It is time for Julian Assange to be saved, not betrayed
John Pilger, Grayzone, Feb 17 2020

This Feb 22, there will be a march from Australia House in London to Parliament Square, the centre of British democracy. People will carry pictures of the Australian publisher and journalist Julian Assange who, on 24 February, faces a court that will decide whether or not he is to be extradited to the United States and a living death. I know Australia House well. As an Australian myself, I used to go there in my early days in London to read the newspapers from home. Opened by King George V over a century ago, its vastness of marble and stone, chandeliers and solemn portraits, imported from Australia when Australian soldiers were dying in the slaughter of WW1, have ensured its landmark as an imperial pile of monumental servility. As one of the oldest “diplomatic missions” in the UK, this relic of empire provides a pleasurable sinecure for Antipodean politicians: a “mate” rewarded or a troublemaker exiled. Known as High Commissioner, the equivalent of an ambassador, the current beneficiary is George Brandis, who as Attorney General tried to water down Australia’s Race Discrimination Act and approved raids on whistleblowers who had revealed the truth about Australia’s illegal spying on East Timor during negotiations for the carve-up of that impoverished country’s oil and gas. This led to the prosecution of whistleblowers Bernard Collaery and “Witness K” on bogus charges. Like Julian Assange, they are to be silenced in a Kafkaesque trial and put away. Australia House is the ideal starting point for Saturday’s march. Lord Curzon, Viceroy of India, wrote in 1898:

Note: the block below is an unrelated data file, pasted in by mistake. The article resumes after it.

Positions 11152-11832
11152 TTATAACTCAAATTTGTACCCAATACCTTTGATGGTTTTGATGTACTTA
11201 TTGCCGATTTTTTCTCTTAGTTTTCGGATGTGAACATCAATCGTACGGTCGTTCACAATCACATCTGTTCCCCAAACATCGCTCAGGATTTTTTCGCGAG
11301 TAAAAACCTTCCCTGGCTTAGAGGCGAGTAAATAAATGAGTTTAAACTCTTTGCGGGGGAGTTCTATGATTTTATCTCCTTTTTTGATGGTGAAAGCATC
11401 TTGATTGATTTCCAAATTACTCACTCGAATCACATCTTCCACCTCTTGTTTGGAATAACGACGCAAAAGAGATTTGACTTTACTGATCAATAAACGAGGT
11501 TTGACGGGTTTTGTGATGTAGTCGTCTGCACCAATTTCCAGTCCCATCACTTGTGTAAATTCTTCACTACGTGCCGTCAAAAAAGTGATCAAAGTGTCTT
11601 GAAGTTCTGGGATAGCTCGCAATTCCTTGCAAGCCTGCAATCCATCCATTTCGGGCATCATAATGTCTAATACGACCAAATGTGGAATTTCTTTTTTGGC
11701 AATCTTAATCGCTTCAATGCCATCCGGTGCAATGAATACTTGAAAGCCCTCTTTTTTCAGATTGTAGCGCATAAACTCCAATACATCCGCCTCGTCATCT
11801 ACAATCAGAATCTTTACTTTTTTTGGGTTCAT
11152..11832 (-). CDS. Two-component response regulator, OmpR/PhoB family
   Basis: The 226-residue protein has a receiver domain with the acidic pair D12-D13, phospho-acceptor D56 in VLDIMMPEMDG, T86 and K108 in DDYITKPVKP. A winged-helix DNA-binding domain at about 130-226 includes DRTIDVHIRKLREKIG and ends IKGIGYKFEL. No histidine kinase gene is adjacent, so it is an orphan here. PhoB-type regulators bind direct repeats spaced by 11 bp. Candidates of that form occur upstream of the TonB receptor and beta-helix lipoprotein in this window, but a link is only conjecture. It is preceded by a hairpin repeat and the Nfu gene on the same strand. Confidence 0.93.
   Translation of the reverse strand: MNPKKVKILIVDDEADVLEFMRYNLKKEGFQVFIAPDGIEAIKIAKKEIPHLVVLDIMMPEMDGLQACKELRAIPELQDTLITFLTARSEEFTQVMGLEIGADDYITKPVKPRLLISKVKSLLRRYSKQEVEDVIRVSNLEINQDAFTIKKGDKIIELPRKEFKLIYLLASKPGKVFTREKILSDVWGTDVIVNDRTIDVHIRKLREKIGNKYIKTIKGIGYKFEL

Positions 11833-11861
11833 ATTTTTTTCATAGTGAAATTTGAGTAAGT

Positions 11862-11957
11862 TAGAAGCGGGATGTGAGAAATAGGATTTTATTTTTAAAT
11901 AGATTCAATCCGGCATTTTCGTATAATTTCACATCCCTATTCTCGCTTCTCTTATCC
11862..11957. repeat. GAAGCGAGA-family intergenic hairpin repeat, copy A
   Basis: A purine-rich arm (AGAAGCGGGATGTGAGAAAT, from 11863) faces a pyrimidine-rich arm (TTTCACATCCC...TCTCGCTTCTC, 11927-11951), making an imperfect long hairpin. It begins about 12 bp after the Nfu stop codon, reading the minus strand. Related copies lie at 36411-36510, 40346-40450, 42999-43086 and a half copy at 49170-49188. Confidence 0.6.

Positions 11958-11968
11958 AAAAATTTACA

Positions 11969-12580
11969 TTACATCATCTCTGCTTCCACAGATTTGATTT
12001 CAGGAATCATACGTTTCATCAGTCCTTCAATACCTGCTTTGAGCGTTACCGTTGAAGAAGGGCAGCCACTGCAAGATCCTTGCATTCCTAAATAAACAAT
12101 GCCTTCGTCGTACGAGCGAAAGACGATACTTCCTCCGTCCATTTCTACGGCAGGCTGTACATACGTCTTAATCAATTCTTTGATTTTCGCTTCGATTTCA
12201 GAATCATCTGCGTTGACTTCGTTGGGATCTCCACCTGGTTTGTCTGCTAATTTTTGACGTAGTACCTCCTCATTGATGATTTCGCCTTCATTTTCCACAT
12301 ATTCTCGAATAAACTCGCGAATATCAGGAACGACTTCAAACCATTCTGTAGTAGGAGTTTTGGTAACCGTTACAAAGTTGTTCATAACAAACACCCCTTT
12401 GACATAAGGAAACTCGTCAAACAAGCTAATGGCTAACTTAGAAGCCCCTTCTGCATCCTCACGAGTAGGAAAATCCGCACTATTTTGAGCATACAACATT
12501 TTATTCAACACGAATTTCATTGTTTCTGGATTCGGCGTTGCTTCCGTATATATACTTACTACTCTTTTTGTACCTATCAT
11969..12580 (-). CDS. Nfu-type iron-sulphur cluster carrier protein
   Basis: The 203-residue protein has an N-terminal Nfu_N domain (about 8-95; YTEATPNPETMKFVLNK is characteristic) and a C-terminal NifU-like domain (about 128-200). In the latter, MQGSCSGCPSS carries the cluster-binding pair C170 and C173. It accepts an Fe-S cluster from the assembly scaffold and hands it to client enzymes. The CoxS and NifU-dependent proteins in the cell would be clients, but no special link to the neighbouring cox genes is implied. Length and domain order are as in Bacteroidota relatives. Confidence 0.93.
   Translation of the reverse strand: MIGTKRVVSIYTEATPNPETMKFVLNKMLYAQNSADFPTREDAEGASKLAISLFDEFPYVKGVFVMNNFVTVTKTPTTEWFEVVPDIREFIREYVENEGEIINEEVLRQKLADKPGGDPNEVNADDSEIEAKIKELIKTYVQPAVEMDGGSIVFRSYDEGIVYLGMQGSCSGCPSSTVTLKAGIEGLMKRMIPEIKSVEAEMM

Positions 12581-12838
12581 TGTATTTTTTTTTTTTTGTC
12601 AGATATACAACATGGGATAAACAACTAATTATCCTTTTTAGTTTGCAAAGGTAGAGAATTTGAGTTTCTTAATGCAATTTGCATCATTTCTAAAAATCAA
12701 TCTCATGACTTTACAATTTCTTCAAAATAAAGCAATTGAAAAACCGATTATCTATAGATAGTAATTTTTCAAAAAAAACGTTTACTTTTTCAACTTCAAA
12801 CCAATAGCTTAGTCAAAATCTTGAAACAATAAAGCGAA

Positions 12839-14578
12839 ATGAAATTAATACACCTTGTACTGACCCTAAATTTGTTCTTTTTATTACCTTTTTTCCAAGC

I confess that countries are pieces on a chessboard upon which is being played out a great game for the domination of the world.

We Australians have been in the service of the Great Game for a very long time. Having devastated our Indigenous people in an invasion and a war of attrition that continues to this day, we have spilt blood for our imperial masters in China, Africa, Russia, the Middle East, Europe and Asia. No imperial adventure against those with whom we have no quarrel has escaped our dedication. Deception has been a feature. When Prime Minister Robert Menzies sent Australian soldiers to Vietnam in the 1960s, he described them as a training team, requested by a beleaguered government in Saigon. It was a lie. A senior official of the Department of External Affairs wrote secretly:

Although we have stressed the fact publicly that our assistance was given in response to an invitation by the government of South Vietnam, the order came from Washington.